We decided to wait out the Colorado flood/rain for another day. The weather reports are looking good for Monday the 16th but not so good for Sunday the 15th in Denver. The weather in North Platte NE wasn't real good either. The temperature never got above 65 the whole day. Even then, 65 didn’t happen until close to 5pm. It was also drizzling most of the day with off and on light showers. Basically it was a day to watch TV inside and just relax.
Monday the 16th we were up at our usual 7 am and were determined to get on the road quick. The outside temperature was 53 and a heavy wet fog hung on everything. This is our first time traveling in a temperature under 70.
I did my usual and started the Tire Pressure Monitoring System (TPMS) in the truck while I went about disconnecting the RV systems and readying it for travel. After about 10 minutes I went to the truck to check the TPMS and found that none of the tires on the trailer and one on the truck were found. Hmmmmm!
The truck was turned backwards so I started up the truck and turned it around to see if that would make any difference. I left it alone again for 10 minutes and this time I was missing one trailer tire and one truck tire. The pressures were all low, due to the cold weather, so I decided to just go to each one and check with a gauge and top them off if needed. I am thinking that the tire sensors are affected by the ambient temperature and are not reporting due to it being only 53. In the back of my mind I am thinking that the internal batteries maybe getting low and it is only noticeable when the temperatures are low. After just a few miles on the road all of the TPMS sensors were reporting. Does seem it is related to heat.
With all of the tire checking we left a little before 11am which was an hour later than we had planned. The trip to Denver was going to be a long trip of 266 miles; probably the longest trip this year. We were a little concerned that the campground we were headed to may have been affected by the heavy rains. We sure didn't want to get there and there be no room at the Inn, so to speak. Patty tried calling the campground a couple of times and no one answered and no answering machine. Not good.
We decided to try and find another place. So, over the next hour Patty managed to find a place in Golden CO, the Clear Creek RV Park. Now we are officially on the longest pull for the year at 280 miles. That also means that we will need to stop for fuel with the rig attached to the truck. I try to avoid doing that as much as possible. As we were traveling along I76 in Colorado we saw many exits closed due to the flooding. We did eventually find a suitable fuel station that wasn't flooded and made to the park around 2:30.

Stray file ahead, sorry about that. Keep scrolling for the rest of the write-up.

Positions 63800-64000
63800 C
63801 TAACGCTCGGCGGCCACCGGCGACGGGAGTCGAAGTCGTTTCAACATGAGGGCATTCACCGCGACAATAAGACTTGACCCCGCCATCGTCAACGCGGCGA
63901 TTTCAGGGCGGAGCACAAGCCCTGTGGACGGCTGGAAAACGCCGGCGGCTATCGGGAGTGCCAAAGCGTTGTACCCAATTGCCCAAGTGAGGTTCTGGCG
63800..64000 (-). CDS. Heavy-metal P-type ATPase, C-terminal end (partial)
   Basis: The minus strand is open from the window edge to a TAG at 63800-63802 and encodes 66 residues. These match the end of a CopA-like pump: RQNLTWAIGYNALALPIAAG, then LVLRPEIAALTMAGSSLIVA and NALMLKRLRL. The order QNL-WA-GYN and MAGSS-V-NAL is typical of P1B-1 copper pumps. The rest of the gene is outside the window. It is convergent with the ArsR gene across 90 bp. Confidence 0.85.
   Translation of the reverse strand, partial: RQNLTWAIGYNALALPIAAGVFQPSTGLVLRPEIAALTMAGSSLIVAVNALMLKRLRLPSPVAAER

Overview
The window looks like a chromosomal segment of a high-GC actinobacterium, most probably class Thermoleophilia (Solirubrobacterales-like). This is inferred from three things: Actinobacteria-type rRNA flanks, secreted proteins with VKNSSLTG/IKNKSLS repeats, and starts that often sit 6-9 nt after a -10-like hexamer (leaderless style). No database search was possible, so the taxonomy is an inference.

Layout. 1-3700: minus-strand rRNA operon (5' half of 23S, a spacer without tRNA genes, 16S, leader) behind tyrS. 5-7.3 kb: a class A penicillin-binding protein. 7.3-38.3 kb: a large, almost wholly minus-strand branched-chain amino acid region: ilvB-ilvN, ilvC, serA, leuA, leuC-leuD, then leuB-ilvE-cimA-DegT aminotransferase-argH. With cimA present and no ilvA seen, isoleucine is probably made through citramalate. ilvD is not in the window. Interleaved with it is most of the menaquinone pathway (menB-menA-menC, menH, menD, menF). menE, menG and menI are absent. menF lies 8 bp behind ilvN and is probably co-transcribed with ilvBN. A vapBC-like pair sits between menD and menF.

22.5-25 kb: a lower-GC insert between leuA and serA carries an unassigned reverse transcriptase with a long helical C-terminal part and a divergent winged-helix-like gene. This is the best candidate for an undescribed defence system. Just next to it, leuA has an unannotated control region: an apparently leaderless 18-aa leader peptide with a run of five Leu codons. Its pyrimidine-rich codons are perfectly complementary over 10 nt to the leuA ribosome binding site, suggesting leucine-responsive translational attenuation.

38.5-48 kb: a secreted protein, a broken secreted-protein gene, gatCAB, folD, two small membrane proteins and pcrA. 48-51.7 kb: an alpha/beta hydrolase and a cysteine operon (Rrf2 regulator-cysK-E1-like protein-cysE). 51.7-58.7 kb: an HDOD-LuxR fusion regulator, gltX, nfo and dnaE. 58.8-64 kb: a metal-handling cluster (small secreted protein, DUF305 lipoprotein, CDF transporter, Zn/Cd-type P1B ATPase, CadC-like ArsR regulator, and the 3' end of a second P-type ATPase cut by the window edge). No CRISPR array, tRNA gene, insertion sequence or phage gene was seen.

|Flooding along I 76 in Colorado.|
|The office across the street from us at the Clear Creek RV Park in Golden CO. We are right at the foot of the Rockies.|
|Our site in Golden.|
|Just another view|
|View of Clear Creek out our back window.|
We really do like this RV Park. It is a small, town owned park, right on the bank of Clear Creek. Clear Creek is the river that is depicted on Coors beer cans. We can walk to all of downtown Golden on the paved path that runs through the park. It’s really too bad we are only here for a couple of days.
We took advantage of the path and walked into town to have dinner on the other side of Clear Creek. On the walk to dinner we met up a couple and started up a conversation about living in Colorado and Golden in particular. They couldn't say enough about how great it was to live here. It is really nice when locals love where they are and want to tell you about it. It was great evening of food, wine, and each other.
|Seems this is a big thing here. They ride their kayaks into the falls and try to jump up on top.|
|The bridge over Clear Creek on our way to dinner.|
|Our dinner destination on the creek where the lights are|
|View crossing Clear Creek bridge|
|Us at dinner.|
Tuesday the 17th we had errands to run in the morning which spilled over into the afternoon. Patty went to an urgent car place to have a cyst looked at. She got a prescription for an antibiotic to treat the cyst so we went to Walgreens and waited for almost an hour to get it filled. While there we took another half hour to get our flu shots. Walgreens already had our information in their computer system so they directly billed our insurance for the shots and we didn't have to pay anything.
The young guy who gave us the shots couldn't say enough about how great Colorado is. He actually said there wasn't anything he didn't like about the state. Is it the air or water or both here that does this to people?
We were then off to the grocery store for some ingredients for shepherd’s pie Patty was going to make for a dinner party tonight. Then, finally we got the truck topped off with fuel so we are ready for the pull into the Rockies tomorrow morning.
One of the couples (Natalie and Brock) we met at the RV-Dreams rally in Oregon last year is in the area so we invited them to have dinner at our place. They arrived around 4:30 just in time for cocktails before dinner. Natalie and Brock are from California and just started their full-time adventure about a month ago. They have family in the Denver area and were delivering some of their last house stuff. It is amazing how much us full-timers have to say to each other when we are together. It was a great night with friends.
Tomorrow we will head into the Rockies on I 70 west for a 125 miles trip to Gypsum CO. I understand that the first part of this route out of the Denver area is mostly up hill and can be very taxing on the truck. That is why we are doing just 125 miles first for the long assent into the mountains. From Gypsum it is 200 miles to Arches National Park in Moab, UT where we will spend a couple of days exploring.